Kings River collects record runoff

Last winter’s storms lead to unprecedented amounts of snowmelt this year, surpassing the previous record amount of annual water runoff in ‘82-83

Kings River bridge on Ave 400 outside of Kingsburg. (Kenny Goodman)
Kings River bridge on Ave 400 outside of Kingsburg. (Kenny Goodman)
Darren Fraser
Published September 29, 2023  • 
3:30 pm

FRESNO COUNTY – This year’s winter storms resulted in a record runoff for Kings River.

According to a press release from the Kings River Water Association, the 2023-24 water year, which officially ends on Sept. 30, recorded a record annual water runoff of 4.5 million acre feet, eclipsing the previous record set in 1982-83. That year’s runoff was 4.47 million acre-feet.

“What makes this record all the more remarkable is that a quarter of the way through Water Year 2022-23, Central California appeared certain to be headed for a fourth consecutive drought year,” said Steve Haugen, the Kings River Water Association manager.

Haugen added that atmospheric rivers dumped so much snow in January, February and March that it was actually beneficial that April and May were relatively dry months. He said had those months recorded normal precipitation in the foothills and mountains, it could have led to possible flooding.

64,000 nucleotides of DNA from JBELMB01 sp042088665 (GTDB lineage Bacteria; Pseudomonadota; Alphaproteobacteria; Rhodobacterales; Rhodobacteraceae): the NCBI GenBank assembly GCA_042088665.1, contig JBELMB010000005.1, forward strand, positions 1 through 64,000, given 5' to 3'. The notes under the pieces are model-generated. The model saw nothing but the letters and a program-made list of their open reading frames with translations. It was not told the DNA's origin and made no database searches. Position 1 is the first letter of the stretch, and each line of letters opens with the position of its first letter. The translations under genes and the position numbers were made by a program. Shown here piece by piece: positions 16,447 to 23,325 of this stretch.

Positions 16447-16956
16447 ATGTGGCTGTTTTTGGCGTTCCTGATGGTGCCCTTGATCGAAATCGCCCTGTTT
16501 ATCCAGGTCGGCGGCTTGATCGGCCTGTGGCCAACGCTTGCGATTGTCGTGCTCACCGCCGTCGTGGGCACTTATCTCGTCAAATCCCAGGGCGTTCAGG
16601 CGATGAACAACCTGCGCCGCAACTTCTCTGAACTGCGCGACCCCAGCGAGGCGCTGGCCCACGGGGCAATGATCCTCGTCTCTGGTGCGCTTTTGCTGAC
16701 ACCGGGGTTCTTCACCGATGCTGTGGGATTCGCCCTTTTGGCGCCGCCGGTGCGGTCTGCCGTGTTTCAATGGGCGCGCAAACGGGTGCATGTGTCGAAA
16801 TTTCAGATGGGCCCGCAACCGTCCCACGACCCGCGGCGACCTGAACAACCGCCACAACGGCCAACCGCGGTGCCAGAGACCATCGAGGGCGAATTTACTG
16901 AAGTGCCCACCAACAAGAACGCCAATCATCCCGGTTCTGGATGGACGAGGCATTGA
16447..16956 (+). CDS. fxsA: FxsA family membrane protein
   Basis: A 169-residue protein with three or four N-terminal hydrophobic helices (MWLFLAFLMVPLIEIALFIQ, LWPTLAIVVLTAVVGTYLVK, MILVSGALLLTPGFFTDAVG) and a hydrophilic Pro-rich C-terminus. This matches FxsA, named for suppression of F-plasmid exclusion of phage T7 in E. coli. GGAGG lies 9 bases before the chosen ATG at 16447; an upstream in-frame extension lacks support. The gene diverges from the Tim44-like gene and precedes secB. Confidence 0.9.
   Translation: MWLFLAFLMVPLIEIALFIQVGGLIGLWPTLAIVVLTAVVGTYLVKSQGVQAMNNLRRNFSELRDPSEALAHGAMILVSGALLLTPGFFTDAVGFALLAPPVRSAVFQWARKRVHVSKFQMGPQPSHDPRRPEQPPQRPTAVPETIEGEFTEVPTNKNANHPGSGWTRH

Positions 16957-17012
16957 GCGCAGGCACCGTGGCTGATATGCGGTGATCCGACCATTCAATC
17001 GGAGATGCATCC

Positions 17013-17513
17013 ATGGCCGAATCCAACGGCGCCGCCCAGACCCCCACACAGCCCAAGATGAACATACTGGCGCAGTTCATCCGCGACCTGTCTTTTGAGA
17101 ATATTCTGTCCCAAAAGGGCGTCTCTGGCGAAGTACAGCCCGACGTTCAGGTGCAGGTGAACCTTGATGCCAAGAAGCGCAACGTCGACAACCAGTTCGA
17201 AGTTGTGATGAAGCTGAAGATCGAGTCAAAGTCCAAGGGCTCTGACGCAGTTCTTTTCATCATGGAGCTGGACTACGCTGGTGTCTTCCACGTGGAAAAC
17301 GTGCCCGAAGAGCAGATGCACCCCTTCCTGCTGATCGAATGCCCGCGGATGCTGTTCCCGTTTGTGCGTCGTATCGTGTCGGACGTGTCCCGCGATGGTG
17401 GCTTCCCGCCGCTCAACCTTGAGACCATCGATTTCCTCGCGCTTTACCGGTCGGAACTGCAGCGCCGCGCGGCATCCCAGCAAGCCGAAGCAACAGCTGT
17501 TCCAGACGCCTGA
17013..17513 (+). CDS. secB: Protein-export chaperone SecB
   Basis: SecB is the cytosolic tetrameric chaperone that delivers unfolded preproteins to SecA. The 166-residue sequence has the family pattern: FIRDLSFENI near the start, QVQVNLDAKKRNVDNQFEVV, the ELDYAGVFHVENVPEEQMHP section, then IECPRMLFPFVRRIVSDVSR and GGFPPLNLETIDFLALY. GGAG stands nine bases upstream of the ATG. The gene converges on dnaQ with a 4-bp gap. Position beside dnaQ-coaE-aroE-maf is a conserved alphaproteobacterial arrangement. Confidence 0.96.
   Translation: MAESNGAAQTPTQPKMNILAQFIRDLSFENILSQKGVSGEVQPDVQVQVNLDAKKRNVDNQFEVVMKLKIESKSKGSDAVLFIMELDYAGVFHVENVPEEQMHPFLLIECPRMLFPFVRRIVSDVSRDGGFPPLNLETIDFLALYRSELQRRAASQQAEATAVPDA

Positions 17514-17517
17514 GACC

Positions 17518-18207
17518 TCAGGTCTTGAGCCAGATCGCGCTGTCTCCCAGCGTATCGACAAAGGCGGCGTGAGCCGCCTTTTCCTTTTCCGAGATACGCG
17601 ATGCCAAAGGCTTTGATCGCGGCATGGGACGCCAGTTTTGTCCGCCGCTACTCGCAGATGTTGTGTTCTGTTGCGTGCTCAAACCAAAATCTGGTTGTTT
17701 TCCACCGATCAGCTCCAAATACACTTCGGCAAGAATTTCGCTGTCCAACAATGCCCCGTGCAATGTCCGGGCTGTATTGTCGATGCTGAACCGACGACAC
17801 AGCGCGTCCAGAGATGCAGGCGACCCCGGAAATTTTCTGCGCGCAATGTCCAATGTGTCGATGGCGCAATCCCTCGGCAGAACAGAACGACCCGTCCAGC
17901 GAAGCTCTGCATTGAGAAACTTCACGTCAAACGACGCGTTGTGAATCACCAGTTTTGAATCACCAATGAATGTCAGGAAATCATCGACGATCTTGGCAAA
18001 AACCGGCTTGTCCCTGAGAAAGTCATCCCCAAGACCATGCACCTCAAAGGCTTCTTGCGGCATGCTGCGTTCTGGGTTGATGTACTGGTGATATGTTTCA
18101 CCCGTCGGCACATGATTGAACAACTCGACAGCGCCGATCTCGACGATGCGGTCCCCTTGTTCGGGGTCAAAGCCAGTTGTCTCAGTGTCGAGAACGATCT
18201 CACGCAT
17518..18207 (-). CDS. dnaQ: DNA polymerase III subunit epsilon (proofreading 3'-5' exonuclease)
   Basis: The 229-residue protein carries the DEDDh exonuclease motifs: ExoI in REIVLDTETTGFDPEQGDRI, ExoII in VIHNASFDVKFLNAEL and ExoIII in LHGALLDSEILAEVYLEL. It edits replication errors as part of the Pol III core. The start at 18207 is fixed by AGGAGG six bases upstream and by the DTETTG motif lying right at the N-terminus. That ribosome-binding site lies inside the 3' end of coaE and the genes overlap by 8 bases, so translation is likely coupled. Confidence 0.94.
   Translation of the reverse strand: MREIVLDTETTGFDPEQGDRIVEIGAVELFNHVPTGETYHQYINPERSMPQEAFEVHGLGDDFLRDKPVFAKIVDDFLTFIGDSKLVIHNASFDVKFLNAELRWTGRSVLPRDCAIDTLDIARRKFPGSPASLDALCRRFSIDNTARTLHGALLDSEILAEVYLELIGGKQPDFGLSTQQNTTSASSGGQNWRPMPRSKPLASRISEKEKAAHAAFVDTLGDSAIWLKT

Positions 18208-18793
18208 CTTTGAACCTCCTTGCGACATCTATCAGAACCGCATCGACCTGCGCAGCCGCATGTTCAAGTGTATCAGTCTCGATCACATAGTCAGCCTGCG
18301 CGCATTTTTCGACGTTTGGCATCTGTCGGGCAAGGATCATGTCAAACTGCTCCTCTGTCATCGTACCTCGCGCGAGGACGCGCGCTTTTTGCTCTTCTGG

“There is no question that Pine Flat Reservoir did its flood control job,” Haugen said. He did say high flows downstream from Pine Flat did result in some localized flooding and erosion.

According to the press release, the peak release from Pine Flat this year was 13,371 cubic feet per second. On April 1, the Kings River watershed snow surveys recorded that the water content in the snowpack was 261% higher than average.


On Sept. 5, the National Weather Service issued a release that between December 2023 and February 2024, there is a 95% chance of an El Nino occurring; and there is a 66% chance it will be a strong El Nino, at that.

According to Michelle L’Heureux, a climate scientist with the National Oceanic and Atmospheric Administration’s Climate Prediction Center, historically stronger El Nino years have led to increased rainfall.

However, L’Heureux added that while El Nino years are wetter, this doesn’t always mean that storms will be more intense all across the state.

Darren Fraser